Updated May 2022
Within this section
Price Forecast Cases
Three cases for crude oil prices are presented in this section:
- The base-price case is a reference point based on assumptions, including demand recovery after the pandemic, conflict in Eastern Europe, and an expected supply increase as drilling activity increases.
- The low-price case captures the lower limit of the 90 per cent confidence interval.
- The high-price case captures the upper limit of the 90 per cent confidence interval.
Highlights of 2021
WTI: The West Texas Intermediate (WTI) price increased by 73 per cent, averaging US$67.68 per barrel (bbl) in 2021. The sharp increase was due to increased global demand for liquid fuels (world economies continued their recovery from the pandemic) combined with a relatively slow response in new production.
CLS: The Canadian Light Sweet (CLS) price increased by 76 per cent, averaging Cdn$80.28/bbl.
WCS: The price of Western Canadian Select (WCS) increased by 105 per cent, averaging US$54.90/bbl.
The WCS and CLS price increases mirrored the WTI price increase in absolute dollar terms, but the relative percentage increase of WCS was substantially higher.
Table S1.1 shows historical and forecast prices for crude oil.
Highlights of 2022 to 2031
Geopolitical supply disruptions and the continued uncertainty surrounding COVID-19 variants will affect the near-term forecast for crude oil prices. The short-term forecast will also be affected by the actions of the Organization of the Petroleum Exporting Countries (OPEC) and its allied non-member countries (collectively referred to as OPEC+) (i.e., the duration of production targets and member adherence to those targets), plus the U.S. shale industry's response to the recent relative strength in crude oil prices.
The long-term forecast largely depends on the demand for liquid fuels. In the absence of policies that would reduce fossil fuel consumption, it is too early to predict a rapid decline in crude oil demand.
The forecast for 2022 assumes that crude oil prices will be supported by the conflict in Eastern Europe, OPEC+'s commitment to modestly increase supply, the gradual expansion in U.S. production, and a continued global economic recovery. However, it is expected that supply will catch up with demand by the end of 2022. In 2023 and 2024, the continued growth of crude oil production due to higher prices and increased investment will slightly exceed demand creating price retreats in 2023 and 2024.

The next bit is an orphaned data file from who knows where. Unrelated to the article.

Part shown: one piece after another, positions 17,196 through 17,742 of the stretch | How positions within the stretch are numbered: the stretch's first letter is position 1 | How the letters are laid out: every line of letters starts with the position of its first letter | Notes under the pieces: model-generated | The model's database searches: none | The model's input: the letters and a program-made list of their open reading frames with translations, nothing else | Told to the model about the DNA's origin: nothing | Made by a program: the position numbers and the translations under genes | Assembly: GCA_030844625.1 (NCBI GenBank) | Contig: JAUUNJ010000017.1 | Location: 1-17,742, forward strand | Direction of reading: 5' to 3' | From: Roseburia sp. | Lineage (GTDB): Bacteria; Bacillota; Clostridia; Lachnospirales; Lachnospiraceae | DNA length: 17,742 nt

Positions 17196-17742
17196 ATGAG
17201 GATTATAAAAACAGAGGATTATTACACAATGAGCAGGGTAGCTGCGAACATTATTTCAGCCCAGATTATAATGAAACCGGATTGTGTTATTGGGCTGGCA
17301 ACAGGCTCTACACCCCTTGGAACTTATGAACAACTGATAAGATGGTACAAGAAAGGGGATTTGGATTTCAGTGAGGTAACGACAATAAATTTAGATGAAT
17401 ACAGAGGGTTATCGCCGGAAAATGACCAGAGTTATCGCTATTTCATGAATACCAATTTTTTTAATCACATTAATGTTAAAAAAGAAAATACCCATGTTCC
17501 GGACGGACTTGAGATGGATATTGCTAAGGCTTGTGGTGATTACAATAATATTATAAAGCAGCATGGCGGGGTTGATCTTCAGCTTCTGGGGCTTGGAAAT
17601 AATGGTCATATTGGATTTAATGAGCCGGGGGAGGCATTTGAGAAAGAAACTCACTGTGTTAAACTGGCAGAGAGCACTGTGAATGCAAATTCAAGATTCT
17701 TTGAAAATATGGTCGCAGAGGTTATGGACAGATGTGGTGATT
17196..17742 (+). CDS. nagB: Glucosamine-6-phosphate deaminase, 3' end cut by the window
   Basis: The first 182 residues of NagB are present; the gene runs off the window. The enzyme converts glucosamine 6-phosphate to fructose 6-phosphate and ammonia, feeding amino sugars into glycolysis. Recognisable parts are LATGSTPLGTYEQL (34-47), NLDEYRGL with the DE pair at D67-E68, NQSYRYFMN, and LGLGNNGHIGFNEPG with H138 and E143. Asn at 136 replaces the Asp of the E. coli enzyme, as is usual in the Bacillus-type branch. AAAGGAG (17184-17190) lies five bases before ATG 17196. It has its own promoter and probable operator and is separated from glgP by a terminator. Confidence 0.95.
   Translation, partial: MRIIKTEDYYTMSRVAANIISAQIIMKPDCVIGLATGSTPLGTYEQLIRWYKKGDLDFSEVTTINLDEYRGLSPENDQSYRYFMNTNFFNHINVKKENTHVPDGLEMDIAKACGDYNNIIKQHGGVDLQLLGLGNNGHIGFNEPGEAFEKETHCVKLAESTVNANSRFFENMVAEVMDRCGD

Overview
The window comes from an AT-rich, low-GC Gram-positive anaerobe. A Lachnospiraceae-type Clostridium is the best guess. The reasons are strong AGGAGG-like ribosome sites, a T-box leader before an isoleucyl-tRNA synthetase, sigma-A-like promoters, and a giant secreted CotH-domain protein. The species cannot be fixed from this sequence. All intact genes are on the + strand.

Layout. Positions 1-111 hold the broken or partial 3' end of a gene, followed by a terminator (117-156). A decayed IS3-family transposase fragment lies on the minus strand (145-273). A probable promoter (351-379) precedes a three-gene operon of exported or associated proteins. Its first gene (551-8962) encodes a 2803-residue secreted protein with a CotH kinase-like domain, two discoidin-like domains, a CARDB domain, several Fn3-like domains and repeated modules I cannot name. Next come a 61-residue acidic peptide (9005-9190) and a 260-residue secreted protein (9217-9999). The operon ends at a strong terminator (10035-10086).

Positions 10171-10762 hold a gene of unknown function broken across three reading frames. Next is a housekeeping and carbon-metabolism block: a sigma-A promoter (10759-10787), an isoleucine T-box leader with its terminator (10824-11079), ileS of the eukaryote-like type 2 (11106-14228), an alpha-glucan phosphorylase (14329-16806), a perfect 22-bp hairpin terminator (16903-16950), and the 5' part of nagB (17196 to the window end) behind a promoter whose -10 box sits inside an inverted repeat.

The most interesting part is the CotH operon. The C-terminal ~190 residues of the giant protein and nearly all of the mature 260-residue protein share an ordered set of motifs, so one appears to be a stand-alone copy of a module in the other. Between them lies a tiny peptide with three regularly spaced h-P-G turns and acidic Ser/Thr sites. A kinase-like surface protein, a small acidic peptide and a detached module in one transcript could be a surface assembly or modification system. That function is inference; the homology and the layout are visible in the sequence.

- Base-price case WTI: Projected average price is US$95.00/bbl in 2022, weakening to US$83.00/bbl in 2023 and US$77.00/bbl in 2024. From 2025 onwards, the price is projected to increase, reaching US$88.45 by 2031.
- Low-price case WTI: The forecast is US$57.71/bbl in 2022, US$49.92/bbl in 2023, and US$48.76/bbl by 2031.
- High-price case WTI: The forecast is US$156.38/bbl in 2022, US$137.99/bbl in 2023, and US$160.46/bbl by 2031.
- Base-price case CLS: The price follows similar trends as WTI and is projected to be Cdn$113.13/bbl in 2022 before sliding to Cdn$98.07/bbl in 2023 and Cdn$90.40/bbl in 2024. From 2025 onwards the price is projected to increase reaching, Cdn$101.81/bbl by 2031.
- Low-price case CLS: The forecast is Cdn$73.19/bbl in 2022 and is projected to be Cdn$60.51/bbl by 2031.
- High-price case CLS: The forecast is Cdn$174.84/bbl in 2022 and is projected to be Cdn$171.31/bbl by 2031.
- Base-price case WCS: The projected price is US$81.00/bbl in 2022, dropping to US$69.00/bbl in 2023 and US$63.00/bbl in 2024. From 2025 onwards, the price is projected to increase, reaching US$70.45/bbl by 2031.
- Low-price case WCS: The forecast is US$44.09/bbl in 2022 and is projected to be US$34.06/bbl by 2031
- High-price case WCS: The forecast is US$148.80/bbl in 2022 and is projected to be US$145.72/bbl by 2031.
Price differentials: In 2021, the WTI-CLS price differential averaged US$3.89/bbl and the WTI-WCS differential averaged US$12.78/bbl. Figure S1.1 shows price differentials for CLS and WCS relative to WTI.